Achilles is the best of the Achaeans at Troy - the go-to DPS guy, with the perfect min-max gear. When Achilles opts to sit out because his guild leader Agamemnon decides to take away a piece of Achilles' phat lewtz even though Achilles had spent the DKP to get it (see Book 1 of the Iliad - the fact that the loot is a girl just means that even Age of Conan doesn't really approach Greek epic for adult content), all of a sudden the grind, the quest, and the gear mean much, much more. All of a sudden, we have something we can call ethical critique. All of a sudden, we have meaning.
It's partly because of the idea of aristeia - of being a really good warrior. But prowess and excellence only finally have meaning - in the Iliad, in games and elsewhere - because they put heroes up against one another. The DPS guy with the better stats gets to go on the raid, get the DKP and get the phat lewtz - it's as much a fact of life in the Iliad, as it is in WoW or LOTRO.
That's because there's something we can call "polyheroism" in the Iliad. It's pretty much like a five-man group in WoW, or a six-man fellowship in LOTRO: Achilles is the DPS guy, Ajax is the tank, Odysseus is the rogue, etc. To enact a story about the meaning of excellence, you need to be able to compare heroes. Everyone loved Achilles, just like everyone loves a good, well specced champion. But some people like Odysseus better than Diomedes, just as some people would rather have a burglar in their party than a second DPS class.
I'm not saying that RPG classes have the depth of epic characters (though you'd be surprised by how little depth epic characters actually have). I'm saying that one important function of characters in the Iliad and in MMOGs is to get us to think about how different versions of excellence relate to one another.
Gear isn't quite the fundamental, all-pervasive mechanic in the Iliad as it is in MMOGs. But in its own way, it's actually much more important in epic tradition. Patroclus begs Achilles to let him wear Achilles' armor. When Patroclus advances too far in battle, Hector slays him and strips the armor (best epic drop ever). Achilles declares that he will return to battle, so his mother commissions a new set from the god Hephaestus (best crafted gear ever). On the shield is depicted, through the skill of the god and the skill of the bard, the entire world.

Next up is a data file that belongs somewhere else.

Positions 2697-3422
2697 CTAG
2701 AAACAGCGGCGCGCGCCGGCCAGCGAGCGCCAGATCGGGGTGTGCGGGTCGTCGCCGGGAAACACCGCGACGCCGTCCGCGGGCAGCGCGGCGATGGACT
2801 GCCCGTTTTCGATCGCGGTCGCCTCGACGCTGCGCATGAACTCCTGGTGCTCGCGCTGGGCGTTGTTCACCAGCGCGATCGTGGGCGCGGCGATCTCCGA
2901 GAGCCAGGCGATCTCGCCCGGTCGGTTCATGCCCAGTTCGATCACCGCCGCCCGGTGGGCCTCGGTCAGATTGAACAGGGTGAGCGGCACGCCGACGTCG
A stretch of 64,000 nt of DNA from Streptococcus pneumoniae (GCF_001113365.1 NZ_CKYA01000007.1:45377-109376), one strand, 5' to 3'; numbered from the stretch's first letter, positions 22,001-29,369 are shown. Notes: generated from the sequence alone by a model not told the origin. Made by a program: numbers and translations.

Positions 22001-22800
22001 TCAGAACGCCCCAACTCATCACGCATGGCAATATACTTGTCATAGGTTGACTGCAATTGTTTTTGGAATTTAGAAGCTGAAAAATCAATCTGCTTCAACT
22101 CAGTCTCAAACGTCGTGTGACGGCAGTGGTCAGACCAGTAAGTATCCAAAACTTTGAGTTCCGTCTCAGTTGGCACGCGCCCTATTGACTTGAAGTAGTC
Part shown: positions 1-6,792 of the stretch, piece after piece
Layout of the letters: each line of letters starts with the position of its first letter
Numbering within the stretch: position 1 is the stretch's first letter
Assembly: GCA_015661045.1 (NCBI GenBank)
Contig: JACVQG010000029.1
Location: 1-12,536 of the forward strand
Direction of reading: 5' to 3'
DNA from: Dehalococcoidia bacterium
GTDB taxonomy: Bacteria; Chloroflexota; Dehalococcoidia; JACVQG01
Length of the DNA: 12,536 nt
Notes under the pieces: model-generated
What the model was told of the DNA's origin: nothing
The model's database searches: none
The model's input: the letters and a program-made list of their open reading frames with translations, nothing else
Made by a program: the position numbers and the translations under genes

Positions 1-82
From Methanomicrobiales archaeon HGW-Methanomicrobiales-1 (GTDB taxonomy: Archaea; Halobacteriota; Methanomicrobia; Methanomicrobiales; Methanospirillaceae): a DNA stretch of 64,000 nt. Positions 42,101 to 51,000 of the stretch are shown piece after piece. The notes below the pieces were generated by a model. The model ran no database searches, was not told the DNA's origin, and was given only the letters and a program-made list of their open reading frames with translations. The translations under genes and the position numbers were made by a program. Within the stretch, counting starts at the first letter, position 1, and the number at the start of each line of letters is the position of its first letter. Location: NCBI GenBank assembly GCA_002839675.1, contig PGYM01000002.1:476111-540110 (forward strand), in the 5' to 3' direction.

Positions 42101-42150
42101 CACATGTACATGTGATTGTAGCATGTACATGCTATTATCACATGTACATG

With that set buffing him to unimaginable min-max heights and depths, Achilles goes out and encounters Hector (now wearing Achilles' old gear) and slays him, sealing his own doom and winning the war for the Achaeans. From that perspective, at least, it's all about the gear. And when we consider Achilles' phat lewtz alongside the little stories that take shape every day on guild discussion boards, when the tank refuses to go on the raid because the healer is a jerk and refuses to spec correctly, we see the wrath of Achilles played out over and over.
When my minstrel finally got the last page of The Rising Chord, it wasn't particularly profound. Nor was the mirrored shield an artistic wonder, despite its incredible stats. But knowing that when we venture into the Rift my theorbo will ring out with the greatest possible excellence gave me pleasant dreams of glory. Someday, The Rising Chord may be a book worth reading, but even now I have a better understanding of my worth, both min and max, for playing, and living, alongside my friends and fellow warriors.
Roger Travis is Associate Professor of Classics at the University of Connecticut. He blogs about the interference of Classics and gaming at livingepic.blogspot.com. In Spring 2009, Roger will offer an online course on videogames as a reawakening of Homeric epic.